This is the first installment of Valerie Stivers’s Eat Your Words column.
In St. Petersburg, Russia in the 1830s, peasant style was fashionable, literature was becoming more democratic, and, somewhat weirdly, the poet of human baseness, Nikolai Gogol, was producing some of the best food writing to be found in the Russian canon. His eerie and baroque first collection of short stories, Village Evenings Near Dikanka, is a series of narrations by a beekeeper to the folks gathered in his cottage at night as they’re served snacks: “Delicious beyond description! … Pies you couldn’t imagine in your wildest dreams: they melt in your mouth! And the butter—it just runs down your lips when you bite into them.” Every time I read Gogol, I want to cook like the Ukrainian housewives in his stories. In this post, I try to re-create a spread from the 1959 edition of Gogol’s collected works.
The story “Old World Landowners” is about “solitary owners of a remote village” who are “delightful in their simplicity,” but who are revealed to be lazy and ineffectual managers of their village. Their ceilings are covered with flies; their forests are denuded by theft; and both eventually die a dim, willful, and superstitious death involving an ominous little cat. But the lady is a good cook and neat housekeeper, and this may be what matters most. When her husband wants a mid-morning meal, the woman whips out poppy-seed hand pies, pickled mushrooms, and a silver goblet of vodka at ten in the morning, which sounds delightful—and very Russian.
The following recipes are mishmashed by me from a variety of sources, including my own ways of doing things, Anne Volokh’s The Art of Russian Cuisine, user recipes on good-menu.ru, and the nineteenth-century culinary bible A Gift to Young Housewives, by Elena Molokhovets. I learned that poppy seeds are difficult to find in quantity in Brooklyn and are smaller, drier, and less aromatic than those found in the Russian countryside. (They’re available at a good price at Sahadi’s on Atlantic Avenue.) Also, they’re very difficult to wash out of a sieve.
The housewife from the story served a type of pickled mushroom, foraged in the countryside, called ryzhinki (“red pine” or “saffron milk cap” in English, possibly), which I’ve never seen in America. The closest I could get to a meaty wild mushroom of its type was a selection of king-oyster mushrooms from the Union Square farmer’s market. But this just in (too late for my own cooking): gourmet markets like Union Market in Brooklyn appear to have fresh chanterelles, a cult mushroom of the Russian countryside, in season now.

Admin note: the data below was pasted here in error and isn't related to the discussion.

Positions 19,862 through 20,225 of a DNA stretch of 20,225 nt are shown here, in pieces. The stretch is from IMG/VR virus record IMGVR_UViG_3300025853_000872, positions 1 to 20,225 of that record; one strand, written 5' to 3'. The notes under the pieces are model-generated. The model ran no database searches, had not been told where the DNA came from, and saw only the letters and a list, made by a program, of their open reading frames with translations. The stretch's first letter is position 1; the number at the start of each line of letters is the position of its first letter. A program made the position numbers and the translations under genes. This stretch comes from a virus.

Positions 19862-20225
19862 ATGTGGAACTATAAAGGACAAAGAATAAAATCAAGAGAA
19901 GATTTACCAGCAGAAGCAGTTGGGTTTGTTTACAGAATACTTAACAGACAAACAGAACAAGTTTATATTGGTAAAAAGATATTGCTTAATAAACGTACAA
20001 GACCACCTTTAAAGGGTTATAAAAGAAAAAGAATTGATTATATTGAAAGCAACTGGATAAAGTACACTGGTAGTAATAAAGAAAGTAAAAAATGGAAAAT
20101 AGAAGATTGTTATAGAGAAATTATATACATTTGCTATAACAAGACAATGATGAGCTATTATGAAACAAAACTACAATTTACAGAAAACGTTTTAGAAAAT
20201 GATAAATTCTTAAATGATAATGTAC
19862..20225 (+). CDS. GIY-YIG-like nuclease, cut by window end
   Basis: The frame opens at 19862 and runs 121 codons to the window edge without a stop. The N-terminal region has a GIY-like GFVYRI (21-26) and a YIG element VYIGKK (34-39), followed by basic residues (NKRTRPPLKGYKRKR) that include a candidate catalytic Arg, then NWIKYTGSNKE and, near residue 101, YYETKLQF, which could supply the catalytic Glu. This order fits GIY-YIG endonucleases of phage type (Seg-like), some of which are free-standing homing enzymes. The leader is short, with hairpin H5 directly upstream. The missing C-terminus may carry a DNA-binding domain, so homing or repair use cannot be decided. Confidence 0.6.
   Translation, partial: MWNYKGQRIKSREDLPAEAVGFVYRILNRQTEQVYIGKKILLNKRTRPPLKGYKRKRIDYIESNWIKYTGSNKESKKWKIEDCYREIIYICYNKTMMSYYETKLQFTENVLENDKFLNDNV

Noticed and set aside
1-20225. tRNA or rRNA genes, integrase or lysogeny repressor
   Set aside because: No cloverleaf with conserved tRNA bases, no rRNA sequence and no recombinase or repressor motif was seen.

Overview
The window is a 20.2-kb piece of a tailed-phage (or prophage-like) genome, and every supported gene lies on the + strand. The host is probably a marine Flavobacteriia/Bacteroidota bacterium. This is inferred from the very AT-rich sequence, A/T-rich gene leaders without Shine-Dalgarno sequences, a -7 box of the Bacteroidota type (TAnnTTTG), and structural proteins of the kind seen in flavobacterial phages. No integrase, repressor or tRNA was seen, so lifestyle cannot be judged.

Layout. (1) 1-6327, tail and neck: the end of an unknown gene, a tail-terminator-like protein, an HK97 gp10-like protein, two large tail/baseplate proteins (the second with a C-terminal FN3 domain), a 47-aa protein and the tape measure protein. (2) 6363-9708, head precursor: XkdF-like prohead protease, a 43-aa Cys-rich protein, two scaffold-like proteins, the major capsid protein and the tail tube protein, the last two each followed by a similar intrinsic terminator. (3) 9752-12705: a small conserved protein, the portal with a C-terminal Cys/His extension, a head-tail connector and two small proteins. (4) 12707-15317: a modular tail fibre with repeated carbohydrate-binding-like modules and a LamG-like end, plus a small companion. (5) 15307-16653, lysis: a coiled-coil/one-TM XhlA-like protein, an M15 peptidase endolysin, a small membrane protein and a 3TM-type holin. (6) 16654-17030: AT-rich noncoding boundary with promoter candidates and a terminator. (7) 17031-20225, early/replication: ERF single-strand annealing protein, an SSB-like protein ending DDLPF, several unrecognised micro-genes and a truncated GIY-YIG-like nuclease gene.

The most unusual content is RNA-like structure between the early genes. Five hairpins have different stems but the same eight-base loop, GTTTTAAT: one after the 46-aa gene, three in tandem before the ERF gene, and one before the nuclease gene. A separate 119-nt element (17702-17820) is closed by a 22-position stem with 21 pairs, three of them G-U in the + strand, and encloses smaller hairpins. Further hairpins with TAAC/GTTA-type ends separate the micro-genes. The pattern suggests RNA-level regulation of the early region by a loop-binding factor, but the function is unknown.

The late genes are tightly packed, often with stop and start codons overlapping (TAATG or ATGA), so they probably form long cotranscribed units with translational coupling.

Gogol’s heroine made her marinades either with black-currant leaf (in season in August), wild thyme, or cloves and walnuts. I adapted a favorite marinade to include the latter.
The resulting meal, which my husband, children, and I ate as a predinner snack, was an unusual but striking combination of honey-drenched poppy seeds wrapped in soft bread, and toothsome and bracing bites of mushroom.
The author’s daughter: “The Russian child does not smile for photos.”
I served it with shots of homemade black currant–infused vodka, but any vodka will do, and the more the merrier. As Ginger Panko, the beekeeper says, “Heavens above, the number of tasty dishes there are in the world! Whenever you sit down to a meal you stuff yourself and that’s the truth!”
Preheat the oven to 400.
For the dough:
1 package of active dry yeast
1/2 cup half-and-half, warmed
2 eggs, at room temperature
1 stick butter, melted and cooled
1/2 cup sugar
1/2 tsp salt
2 cups King Arthur flour, or up to 2 1/2 cups of other brands (King Arthur tends to be more absorbent)
—Prove the yeast by mixing it in a bowl with the half-and-half, 1/2 tsp sugar, and 1/2 tsp flour, and then placing it in a bowl containing hot water for 10 to 15 minutes, until it starts to puff up.
—Add the eggs, butter, salt, and remainder of the sugar; beat or stir for a few minutes to combine.
—Add the flour gradually, a half cup at a time, until the dough is dry enough to handle, then turn out on a floured surface to knead. The finished dough should be smooth and elastic.
—Set the dough in a greased pan and let it rise until it has doubled in bulk (1 1/2 to 2 hours).
For the filling:
2 cups poppy seeds
2 tbs sugar
1 tbs honey
—Boil the poppy seeds in milk for 5 min, let the mixture cool, then drain and dry completely with paper towels.
—Optional: pound in a mortar and pestle or give it a whirl in a food processor to break down the seeds.
—Add sugar and honey.
To form the pieroshki:
—Whisk together one egg and a few tablespoons of hot water to make an egg wash (milk also works).
—Shape the dough into a long sausage, about 1 1/2 inches thick, then chop into 1-inch pieces.
—On a well-floured surface, roll the pieces one at a time into an oval shape about 1/4 inch thick.
—Dab a tablespoon of filling in each pieroshki, then fold short sides together, and pinch the seam until it sticks.
—Place on a cookie sheet and give the formed pieroshki 20 to 30 minutes to rise again.
—Brush with egg wash and bake for 15 to 20 minutes, until cooked.
For the marinade:
1/2 cup vinegar
1 cup water
1 bay leaf
4 allspice berries
4 black peppercorns
1 whole clove
1 tbs sugar
1/4 tsp salt
4 cups fresh mushrooms, cleaned and chopped
1/2 cup walnuts, chopped
chopped parsley for garnish
1 tbs olive oil
—In a small saucepan, combine the marinade ingredients, bring to a boil, remove from the heat, and cool.
—Bring a medium saucepan of salted water to a boil, add mushrooms. Boil until mushrooms are cooked but firm, around 3 to 5 minutes. Drain and cool.
—Combine nuts, mushrooms, and marinade at least two hours before serving and preferably overnight. Chill.
—Drain and sprinkle with chopped parsley to serve.
Valerie Stivers is a writer based in New York.
Read other installments of Eat Your Words here.
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